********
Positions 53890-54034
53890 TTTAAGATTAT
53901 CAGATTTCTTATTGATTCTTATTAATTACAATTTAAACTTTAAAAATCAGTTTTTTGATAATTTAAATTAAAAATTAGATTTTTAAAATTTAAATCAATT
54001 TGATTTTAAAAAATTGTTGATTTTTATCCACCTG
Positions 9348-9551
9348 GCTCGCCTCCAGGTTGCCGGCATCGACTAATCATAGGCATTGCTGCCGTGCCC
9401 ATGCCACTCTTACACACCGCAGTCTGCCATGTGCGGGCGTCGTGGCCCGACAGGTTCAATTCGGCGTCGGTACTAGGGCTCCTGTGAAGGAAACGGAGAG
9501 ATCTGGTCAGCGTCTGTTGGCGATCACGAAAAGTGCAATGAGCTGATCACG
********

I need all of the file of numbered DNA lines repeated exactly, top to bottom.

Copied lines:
Positions 53890-54034
53890 TTTAAGATTAT
53901 CAGATTTCTTATTGATTCTTATTAATTACAATTTAAACTTTAAAAATCAGTTTTTTGATAATTTAAATTAAAAATTAGATTTTTAAAATTTAAATCAATT
54001 TGATTTTAAAAAATTGTTGATTTTTATCCACCTG
Positions 9348-9551
9348 GCTCGCCTCCAGGTTGCCGGCATCGACTAATCATAGGCATTGCTGCCGTGCCC
9401 ATGCCACTCTTACACACCGCAGTCTGCCATGTGCGGGCGTCGTGGCCCGACAGGTTCAATTCGGCGTCGGTACTAGGGCTCCTGTGAAGGAAACGGAGAG
9501 ATCTGGTCAGCGTCTGTTGGCGATCACGAAAAGTGCAATGAGCTGATCACG